The stories that speak to our soul begin at a home where things are good. Cinderella is happy with her father. The three little pigs have grown up and are ready to move on. Bilbo Baggins knows his shire. Adam and Eve walk with God in the garden. My story isn’t much different. There was a time and a place where it was so good. There was a community for me. And there was joy. We were filled with a sincere desire to do what God wanted us to do. We possessed explanations and understandings that went a certain distance. We offered security and tradition and laughter. For a lot of years, that was enough. I have this sense that it was also necessary. I have this surety, now, that it certainly wasn’t everything. There were some things that became increasingly problematic as time went by. There was a desire to package things up so very neatly. Sunday morning services were efficient and strategic. Responses to differences of opinion were premeditated. Formula began to feel more important than being real. A real desire for everybody to be one of us, but also a real sense that there is an us, and there is a them. They carried a regret that it has to be this way, but deeper than this regret was a surety that this is how it is. I began to recognize that there was a cost of admission to that group. There were people who sat at the door, collecting it. Those people wished they didn’t have to. But I guess they felt like they did have to. They let some people in, and they left others out. There was a provisional membership. My friends did possess a desire to accommodate people that are different… But it would be best for everyone concerned if they were only a little bit different. I did make many steps forward in this place. Before I went there, there were lies that I believed. Some of the things that I learned there, I still hold on to. But that place is not my home anymore. Those people are not my community anymore. There were times it was hard. I am engaged in a different community now. And I am working hard at finding a place in many different places now, embracing many different kind of families. I don’t always get it right. I am trying and I am learning and I am moving foreward. I have this sense that I am not alone in these experiences. I believe that we are tribe and we are growing. We are pilgrims, looking for a new holy land. Perhaps we won’t settle on the same spot of land. But if you’ve read this far, I am thinking that we are probably headed in the same general direction. I have begun this blog to talk about where my journey is taking me. In every space, we find people who help us along. And maybe we can get to know each other, here. We embrace ideas that provide a structure for the things we believe, and perhaps we can share these too. Maybe we can form a group, a tribe, a community, if we can figure out a way to work through the shadow of these kinds of groups, if we can bigger than the us-and-them ideas that have caused so much trouble in the past. As important as they are, I think the very nature of online interactions will lend itself to something equally powerful. I am stumbling onto these practices that my grandfathers and great grandfathers in the faith engaged in. I am learning about these attitudes and intuitions are so different than the kinds of things we call doctrine today. I don’t know about you, but I am running out of patience, and even interest, in conversations about doctrine. I hope that maybe you’ll share a little something about where your journey is taking you, and maybe our common joys and challenges might help each other along, and we might lift each other up. Thanks for doing this journey with me.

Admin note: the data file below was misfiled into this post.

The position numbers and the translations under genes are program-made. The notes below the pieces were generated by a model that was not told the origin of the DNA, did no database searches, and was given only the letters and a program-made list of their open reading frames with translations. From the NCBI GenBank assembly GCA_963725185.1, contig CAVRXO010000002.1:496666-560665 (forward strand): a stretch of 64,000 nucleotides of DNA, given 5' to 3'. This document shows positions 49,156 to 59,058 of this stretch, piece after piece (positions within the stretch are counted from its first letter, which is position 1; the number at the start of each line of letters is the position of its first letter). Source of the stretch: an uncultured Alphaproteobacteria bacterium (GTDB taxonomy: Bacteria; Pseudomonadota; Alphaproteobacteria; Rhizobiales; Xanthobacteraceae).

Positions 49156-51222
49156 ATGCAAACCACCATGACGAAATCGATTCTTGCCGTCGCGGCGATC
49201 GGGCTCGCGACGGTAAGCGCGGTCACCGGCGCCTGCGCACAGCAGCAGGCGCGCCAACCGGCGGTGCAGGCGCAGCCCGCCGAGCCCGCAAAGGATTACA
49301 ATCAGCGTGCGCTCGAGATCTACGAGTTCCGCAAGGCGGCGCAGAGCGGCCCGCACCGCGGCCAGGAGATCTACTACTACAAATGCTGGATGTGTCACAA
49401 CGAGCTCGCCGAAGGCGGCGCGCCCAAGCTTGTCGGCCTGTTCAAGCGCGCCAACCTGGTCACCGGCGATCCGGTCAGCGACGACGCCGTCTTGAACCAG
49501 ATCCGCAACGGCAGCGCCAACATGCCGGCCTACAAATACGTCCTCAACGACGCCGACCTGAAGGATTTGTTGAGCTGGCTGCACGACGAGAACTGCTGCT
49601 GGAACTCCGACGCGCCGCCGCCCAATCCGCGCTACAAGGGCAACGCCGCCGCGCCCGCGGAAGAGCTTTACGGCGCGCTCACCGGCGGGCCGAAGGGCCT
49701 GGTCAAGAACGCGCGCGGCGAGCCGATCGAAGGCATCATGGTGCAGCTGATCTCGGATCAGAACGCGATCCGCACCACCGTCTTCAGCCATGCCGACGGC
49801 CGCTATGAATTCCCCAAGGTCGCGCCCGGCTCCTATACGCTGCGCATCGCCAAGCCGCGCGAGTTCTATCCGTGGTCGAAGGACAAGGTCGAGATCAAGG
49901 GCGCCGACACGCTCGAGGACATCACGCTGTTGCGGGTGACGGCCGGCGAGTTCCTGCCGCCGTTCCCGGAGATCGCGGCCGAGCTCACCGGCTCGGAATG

One thought on “Feed me, Semore.”

  1. “So when I expect people to take responsibility for feeding themselves, it’s
    important that I take seriously the idea that some people are better than
    others at doing this.”

    I think this is a great insight. You are correct that we must keep in mind and have patience with people that are on all spiritual levels. Sometimes it is easier than others, but that’s life.

    So, although i agree with you on your last point, I think you’re conclusion would be said best if it was 2 fold. Yes, we should remember that not everyone is at our spiritual maturity level, or our intellectual or student level. Therefore, we should ahve patience with them.

    The second part would be this:
    Althought their experience, and I assume you mean either their intelligence level, or academic experience (abundance or lack of)may make them a little more reliant on someone else “feeding them,” we then have a responsibility to “teach” them/ train them how to study the word of God.

    I like how the King James puts it in 2 Tim 2:15:

    Study to shew thyself approved unto God, a workman that needeth not
    to be ashamed, rightly dividing the word of truth.

    It gives me the idea that everyone seeking to be a disciple/ Christ follower, not just a Christian, has to being willing to study the Word of God. Some will require a bit more one on one attention and tutoring, to get to a point where they are capable of doing it then themselves.

    Just some thoughts I had after reading. I think it is a great post, and something we all need to think on.

    Like